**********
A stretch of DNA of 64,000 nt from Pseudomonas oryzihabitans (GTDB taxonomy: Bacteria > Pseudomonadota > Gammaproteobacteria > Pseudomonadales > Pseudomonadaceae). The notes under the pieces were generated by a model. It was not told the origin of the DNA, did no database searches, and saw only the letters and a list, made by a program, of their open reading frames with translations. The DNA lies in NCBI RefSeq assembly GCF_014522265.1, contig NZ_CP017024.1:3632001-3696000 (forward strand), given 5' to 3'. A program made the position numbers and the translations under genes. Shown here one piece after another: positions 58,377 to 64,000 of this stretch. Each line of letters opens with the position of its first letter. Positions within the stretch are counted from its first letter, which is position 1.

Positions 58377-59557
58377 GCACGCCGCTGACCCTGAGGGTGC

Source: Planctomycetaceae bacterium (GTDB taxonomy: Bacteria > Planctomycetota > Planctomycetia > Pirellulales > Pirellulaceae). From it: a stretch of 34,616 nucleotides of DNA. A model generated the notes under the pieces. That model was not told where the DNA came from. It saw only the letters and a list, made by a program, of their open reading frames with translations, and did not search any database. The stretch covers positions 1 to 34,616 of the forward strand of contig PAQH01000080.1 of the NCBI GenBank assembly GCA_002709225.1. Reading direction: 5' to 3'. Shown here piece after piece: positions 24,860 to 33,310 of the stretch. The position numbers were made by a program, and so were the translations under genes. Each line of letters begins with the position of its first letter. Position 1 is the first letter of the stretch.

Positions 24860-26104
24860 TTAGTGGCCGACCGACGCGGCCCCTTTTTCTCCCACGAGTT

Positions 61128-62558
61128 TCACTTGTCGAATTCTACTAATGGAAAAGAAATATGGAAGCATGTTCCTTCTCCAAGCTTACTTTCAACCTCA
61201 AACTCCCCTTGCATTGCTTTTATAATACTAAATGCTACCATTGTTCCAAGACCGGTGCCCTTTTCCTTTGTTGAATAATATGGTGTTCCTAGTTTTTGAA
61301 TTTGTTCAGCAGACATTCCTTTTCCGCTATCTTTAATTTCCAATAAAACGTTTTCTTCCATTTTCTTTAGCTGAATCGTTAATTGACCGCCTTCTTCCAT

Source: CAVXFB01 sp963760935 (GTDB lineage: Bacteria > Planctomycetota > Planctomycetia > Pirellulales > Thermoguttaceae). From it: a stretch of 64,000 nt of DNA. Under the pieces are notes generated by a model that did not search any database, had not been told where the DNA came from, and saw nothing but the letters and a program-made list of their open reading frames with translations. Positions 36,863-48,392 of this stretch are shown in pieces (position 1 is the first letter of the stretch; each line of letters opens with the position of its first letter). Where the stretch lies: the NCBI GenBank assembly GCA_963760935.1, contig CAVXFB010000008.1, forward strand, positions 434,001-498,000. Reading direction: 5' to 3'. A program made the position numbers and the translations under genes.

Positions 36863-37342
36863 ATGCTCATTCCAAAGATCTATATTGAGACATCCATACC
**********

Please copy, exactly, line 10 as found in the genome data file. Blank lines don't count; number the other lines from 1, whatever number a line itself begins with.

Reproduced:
61301 TTTGTTCAGCAGACATTCCTTTTCCGCTATCTTTAATTTCCAATAAAACGTTTTCTTCCATTTTCTTTAGCTGAATCGTTAATTGACCGCCTTCTTCCAT